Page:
Up next for the book club is the celebration of the great Scottish poet and bard Robert ‘Rabbie’ Burns. Born 25 January 1759, Rabbie Burns is regarded as a Scottish hero and national poet writing in both Scots language, the Scottish dialect and standard English.
Renowned worldwide for his work, including the widely popular My Love is Like a Red, Red Rose, and Auld Lang Syne sung regularly on New Year’s Eve, Rabbie Burns is recognized and celebrated on the date of his birth, called Burns Night.
Burns Night is a celebration of both the works and history of Rabbie Burns and his Scottish heritage. A Burns Night celebration usually includes kilt wearing, poetry read, whisky drinking and haggis eating. Of course, here we might enjoy our haggis and Tam o’Shanter with some whiskey flavoured tea.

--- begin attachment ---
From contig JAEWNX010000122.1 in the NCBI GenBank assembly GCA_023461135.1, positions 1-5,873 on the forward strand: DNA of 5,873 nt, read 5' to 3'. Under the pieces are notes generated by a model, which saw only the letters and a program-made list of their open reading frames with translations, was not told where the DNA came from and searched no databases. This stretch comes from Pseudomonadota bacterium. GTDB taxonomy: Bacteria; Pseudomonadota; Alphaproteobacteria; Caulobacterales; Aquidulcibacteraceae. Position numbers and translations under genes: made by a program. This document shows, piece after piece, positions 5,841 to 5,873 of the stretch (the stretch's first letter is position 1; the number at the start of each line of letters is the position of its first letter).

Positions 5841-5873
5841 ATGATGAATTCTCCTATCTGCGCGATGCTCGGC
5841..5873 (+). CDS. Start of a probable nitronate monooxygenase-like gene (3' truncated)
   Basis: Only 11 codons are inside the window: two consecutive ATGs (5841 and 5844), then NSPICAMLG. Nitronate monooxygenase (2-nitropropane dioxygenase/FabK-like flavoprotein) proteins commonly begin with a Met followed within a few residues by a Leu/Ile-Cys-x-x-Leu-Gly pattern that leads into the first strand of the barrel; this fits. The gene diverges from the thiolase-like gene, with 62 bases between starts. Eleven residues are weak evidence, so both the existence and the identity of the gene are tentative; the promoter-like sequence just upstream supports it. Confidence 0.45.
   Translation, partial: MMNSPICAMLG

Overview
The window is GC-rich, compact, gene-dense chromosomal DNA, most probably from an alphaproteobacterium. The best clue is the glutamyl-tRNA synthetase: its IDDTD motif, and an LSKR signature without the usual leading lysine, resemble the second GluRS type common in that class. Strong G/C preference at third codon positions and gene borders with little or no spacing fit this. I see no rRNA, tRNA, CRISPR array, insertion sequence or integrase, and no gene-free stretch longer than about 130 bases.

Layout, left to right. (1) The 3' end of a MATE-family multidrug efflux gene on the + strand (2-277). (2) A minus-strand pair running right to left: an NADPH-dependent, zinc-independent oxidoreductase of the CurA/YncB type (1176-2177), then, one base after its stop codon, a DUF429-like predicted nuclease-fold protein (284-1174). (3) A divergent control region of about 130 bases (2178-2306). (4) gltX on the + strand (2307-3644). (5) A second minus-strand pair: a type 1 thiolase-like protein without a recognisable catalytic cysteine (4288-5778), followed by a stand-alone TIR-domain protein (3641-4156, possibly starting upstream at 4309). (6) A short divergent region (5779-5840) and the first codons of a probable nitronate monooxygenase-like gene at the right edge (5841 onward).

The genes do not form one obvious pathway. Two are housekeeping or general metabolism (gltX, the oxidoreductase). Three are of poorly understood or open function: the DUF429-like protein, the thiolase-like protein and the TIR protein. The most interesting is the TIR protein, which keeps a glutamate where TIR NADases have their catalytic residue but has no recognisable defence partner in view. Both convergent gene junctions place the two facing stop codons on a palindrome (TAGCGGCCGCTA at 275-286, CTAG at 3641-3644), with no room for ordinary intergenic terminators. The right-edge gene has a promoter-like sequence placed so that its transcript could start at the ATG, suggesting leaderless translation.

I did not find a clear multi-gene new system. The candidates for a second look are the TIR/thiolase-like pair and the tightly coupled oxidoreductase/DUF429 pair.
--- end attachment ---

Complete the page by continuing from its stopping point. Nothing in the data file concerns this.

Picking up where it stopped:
A classical Burns Night is a sit down supper serving Scottish favourites such as broth, neeps and tatties, haggis, shortbread and other Scottish delicacies. Toasts and readings are made throughout the meal and spirits are kept high with song and ribald humour.
Find a copy of Robert Burns works here.